Ron Johnson proposes to approve Medicare, Social Safety yearly

Sen. Ron Johnson (R-Wis.) said Wednesday that Social Security and Medicare should be approved by Congress each year rather than remaining in their current status as federal entitlement programs.

“Social Security and Medicare, if you’re eligible, you’re going to get it, no matter what the cost,” Johnson said in an interview that aired Tuesday. The Regular Joe Show Podcast.

The Wisconsin senator, who is up for re-election this fall in a tightly contested race that will determine which party holds the majority next year, argued that funding for federal programs should be changed from mandatory spending status to discretionary spending, “so that’s it. evaluated”.

“The problem we have in this country is that over 70 percent of our federal budget, our federal spending, is all mandatory spending. It operates on autopilot. Never – you’re just not doing the right maintenance. You don’t get there and fix failing programs. It’s just on autopilot,” Johnson said.

“While everything is on autopilot, we continue to accumulate debt,” he added.

He said funding for the programs should be submitted to Congress for annual approval.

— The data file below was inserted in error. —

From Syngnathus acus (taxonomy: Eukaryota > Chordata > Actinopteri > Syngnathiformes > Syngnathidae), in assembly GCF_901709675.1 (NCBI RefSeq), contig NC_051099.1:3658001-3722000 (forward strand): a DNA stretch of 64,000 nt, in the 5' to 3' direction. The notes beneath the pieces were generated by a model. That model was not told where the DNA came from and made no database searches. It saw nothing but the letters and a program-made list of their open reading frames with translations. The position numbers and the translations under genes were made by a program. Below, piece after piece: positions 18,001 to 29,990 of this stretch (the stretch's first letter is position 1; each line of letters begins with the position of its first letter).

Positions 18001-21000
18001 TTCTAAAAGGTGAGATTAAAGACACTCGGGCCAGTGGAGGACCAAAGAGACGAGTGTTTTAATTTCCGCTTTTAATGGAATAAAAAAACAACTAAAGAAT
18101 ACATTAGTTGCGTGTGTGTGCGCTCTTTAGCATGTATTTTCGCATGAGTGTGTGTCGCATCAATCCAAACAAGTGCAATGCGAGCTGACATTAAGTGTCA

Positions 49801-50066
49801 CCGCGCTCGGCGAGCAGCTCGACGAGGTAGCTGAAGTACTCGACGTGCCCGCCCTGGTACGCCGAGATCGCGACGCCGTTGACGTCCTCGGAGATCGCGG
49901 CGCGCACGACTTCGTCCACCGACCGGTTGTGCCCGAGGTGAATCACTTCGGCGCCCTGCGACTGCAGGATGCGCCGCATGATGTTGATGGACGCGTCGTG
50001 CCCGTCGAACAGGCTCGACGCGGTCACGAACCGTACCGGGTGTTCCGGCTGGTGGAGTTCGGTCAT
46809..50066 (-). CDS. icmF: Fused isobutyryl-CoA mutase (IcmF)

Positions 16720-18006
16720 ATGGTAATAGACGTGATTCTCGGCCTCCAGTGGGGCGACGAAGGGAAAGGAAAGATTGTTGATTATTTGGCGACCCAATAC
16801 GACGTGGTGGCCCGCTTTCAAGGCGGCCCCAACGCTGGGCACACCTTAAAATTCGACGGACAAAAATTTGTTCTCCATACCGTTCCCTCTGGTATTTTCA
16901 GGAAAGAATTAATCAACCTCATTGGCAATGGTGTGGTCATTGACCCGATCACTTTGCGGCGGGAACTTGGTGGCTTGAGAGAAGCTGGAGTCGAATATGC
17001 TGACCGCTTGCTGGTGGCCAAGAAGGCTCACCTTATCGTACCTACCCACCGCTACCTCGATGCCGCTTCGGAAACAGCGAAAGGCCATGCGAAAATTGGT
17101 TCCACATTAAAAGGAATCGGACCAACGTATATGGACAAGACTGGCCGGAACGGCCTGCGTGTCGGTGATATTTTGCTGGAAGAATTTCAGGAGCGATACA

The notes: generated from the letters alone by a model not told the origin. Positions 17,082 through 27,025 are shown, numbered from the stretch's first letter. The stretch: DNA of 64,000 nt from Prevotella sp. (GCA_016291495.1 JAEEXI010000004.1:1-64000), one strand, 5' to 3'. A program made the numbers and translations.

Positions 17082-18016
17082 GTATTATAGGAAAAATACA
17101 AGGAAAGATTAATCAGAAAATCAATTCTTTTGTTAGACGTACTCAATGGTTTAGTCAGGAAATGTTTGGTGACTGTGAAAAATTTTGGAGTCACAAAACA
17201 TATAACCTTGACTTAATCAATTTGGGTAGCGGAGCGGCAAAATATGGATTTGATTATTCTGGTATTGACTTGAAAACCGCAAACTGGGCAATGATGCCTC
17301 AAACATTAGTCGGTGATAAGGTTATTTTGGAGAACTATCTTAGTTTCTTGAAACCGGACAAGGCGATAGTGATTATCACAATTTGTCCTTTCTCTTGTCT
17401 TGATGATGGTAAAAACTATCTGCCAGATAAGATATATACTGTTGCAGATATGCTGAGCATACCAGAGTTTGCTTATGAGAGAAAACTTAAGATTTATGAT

A spokesman for Johnson’s office told The Hill in a statement released Wednesday that the senator “never suggested that Medicare and Social Security be trivialized.”

“The senator’s point was that without the fiscal discipline and oversight that normally comes with discretionary spending, Congress has allowed the benefits of guaranteed programs like Social Security and Medicare to be threatened.” “Congress needs to get serious about making sure seniors don’t have to question whether the programs they depend on remain viable,” the spokesman said.

Social Security benefits are available to US retirees, and Medicare health insurance can be used by citizens over the age of 65 or disabled. Taxes on American workers fund the programs, and workers pay into federal programs. In the case of Social Security, benefits are partially linked to earnings, which helps determine the monthly premium.

Democrats quickly pounced on Johnson’s remarks, saying the majority party believed they could hurt Johnson’s re-election bid.

Senate Majority Leader Charles Schumer (DN.Y.) said this Johnson’s comments indicated that the programs could be ended by Republicans.

“They say the silent part out loud. MAGA Republicans want to keep Social Security and Medicare as low as possible,” Schumer wrote, referring to Trump’s “Make America Great Again” campaign slogan.

Johnson’s spokesman spoke out against the majority leader, saying that “Senator Schumer is lying about what Senator Johnson said.”

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